Genealogy from the perspective of a member of The Church of Jesus Christ of Latter-day Saints (Mormon, LDS)

Friday, May 9, 2014

You Don't Own Your Ancestors Revisited

In response one of my last posts I got the following comment from my dear friend, Anonymous.
I tried to comment on the Rejoice and Be Exceedingly Glad article, "Why you can edit the information in FamilySearch Family Tree." There is not an option for anonymous comments. My comment is: How would James Tanner like it if every time he created a blog, someone else deleted, added, and changed James Tanner's wording. James Tanner would spend all day cleaning up the garbage and would not get anything done. I rest my case.
As the comment indicates, my post was entitled, "Why you can edit the information in FamilySearch Family Tree." I am really glad to get this comment because it basically proves my point. As I said, "The fact that anyone registered on can edit any entry for any individual on the Family Tree program is a huge issue for some people." Apparently, it is a huge issue for Anonymous.

It is also evident that the hypothetical posed by Anonymous is seriously flawed. I do own my blog content. In fact, it is copyright protected. In addition, there is no way for anyone to edit the content of one of my blog posts without my permission. If you or anyone else were to copy the blog post, it would be a violation of my copyright.

On the other hand, the data in an online family tree is not copyrighted. Facts cannot be copyrighted. In addition, the Terms of Use of the website confer an absolute license on FamilySearch to do pretty much as they like with the content put on their website by users. If someone adds copyrighted material to an online family tree then only that portion of the family tree data containing the copyrighted material is subject to copyright. But by putting your own "copyrighted" work into a public forum, you are making the job of enforcing your copyright claim much more difficult.

For example, imagine that you wrote a story and published that story in a book. Enforcing a copyright claim involves becoming aware if someone copies your book without your permission. But it also involves expending the time, money and effort it would take to enforce the copyright in a Federal District Court. Now, let's add some levels of difficulty to this hypothetical. Imagine further that your book is a mixture of your own work and facts and figures from the public domain. Since only those portions of your work that are original are protected by copyright, you will have to prove that those sections of your book are your own work and at the same time are original. Now, let's add another factor. You publish your work as a flyer and you scatter the flyer to the wind over a huge city, sending millions of copies of your work down for free on the entire population. How do you enforce your copyright? How will you know if anyone copies your work? This is what happens on the Internet.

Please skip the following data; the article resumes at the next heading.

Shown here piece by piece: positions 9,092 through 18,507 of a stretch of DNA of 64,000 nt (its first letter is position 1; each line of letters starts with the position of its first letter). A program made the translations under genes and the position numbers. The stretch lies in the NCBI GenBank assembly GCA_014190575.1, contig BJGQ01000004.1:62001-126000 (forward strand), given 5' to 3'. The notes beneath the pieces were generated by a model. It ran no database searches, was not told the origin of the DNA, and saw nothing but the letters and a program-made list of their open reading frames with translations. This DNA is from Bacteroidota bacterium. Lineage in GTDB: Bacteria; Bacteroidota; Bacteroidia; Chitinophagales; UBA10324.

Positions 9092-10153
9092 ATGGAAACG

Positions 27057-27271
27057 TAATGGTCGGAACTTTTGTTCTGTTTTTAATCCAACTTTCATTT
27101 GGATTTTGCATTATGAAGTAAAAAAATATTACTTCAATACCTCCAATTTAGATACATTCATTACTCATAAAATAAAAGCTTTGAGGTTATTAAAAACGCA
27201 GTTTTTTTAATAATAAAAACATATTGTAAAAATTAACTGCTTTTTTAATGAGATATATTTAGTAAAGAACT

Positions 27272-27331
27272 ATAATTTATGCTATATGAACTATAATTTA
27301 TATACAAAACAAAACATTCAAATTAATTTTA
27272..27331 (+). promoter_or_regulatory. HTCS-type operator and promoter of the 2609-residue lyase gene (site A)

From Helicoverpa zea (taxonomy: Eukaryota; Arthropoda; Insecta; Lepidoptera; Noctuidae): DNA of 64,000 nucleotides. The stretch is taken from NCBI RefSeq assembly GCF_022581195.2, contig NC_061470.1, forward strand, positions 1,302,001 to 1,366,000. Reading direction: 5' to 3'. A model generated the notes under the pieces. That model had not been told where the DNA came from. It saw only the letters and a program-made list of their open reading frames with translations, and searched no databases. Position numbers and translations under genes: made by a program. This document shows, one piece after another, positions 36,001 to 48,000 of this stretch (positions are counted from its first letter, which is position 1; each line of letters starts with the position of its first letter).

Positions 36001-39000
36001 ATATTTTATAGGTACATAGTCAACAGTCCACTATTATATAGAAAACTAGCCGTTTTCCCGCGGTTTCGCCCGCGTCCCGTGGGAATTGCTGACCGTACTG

The answer is simple, if you want to keep control of your work, do not post it on a public forum such as an online family tree program, Facebook etc. Chose your forum for publication carefully. If you find a violation of your copyright, you can certainly try to enforce your claims. Many large corporations are known for their aggressive enforcement of copyright and trademark claims. But as I have written many times in the past, genealogy is not particularly well suited for copyright claim arguments. I speak from experience that copyright claims are difficult for individuals to maintain as a practical matter. It can be done, but requires some considerable preparation and economic commitment.

Back to Anonymous. He or she obviously feels that the mere act of changing the content of the Family Tree violates some kind of owned right. This is exactly what I was addressing in my post. When you post to a wiki, you give up your claims to ownership. If you don't want to do that and want to lose the benefits of having an interactive, cooperative forum for your genealogy, that is your choice, but you are the one who loses. We also collectively lose because we do not benefit from your research and expertise.

Any content added to the Family Tree should be guided by the same principles guiding the FamilySearch Research Wiki. One of those basic principles is to "Relinquish Ownership." For a more detailed explanation of how the program should work, see FamilySearch Wiki:Policies. It is only good sense that these same policies should attach to the Family Tree.

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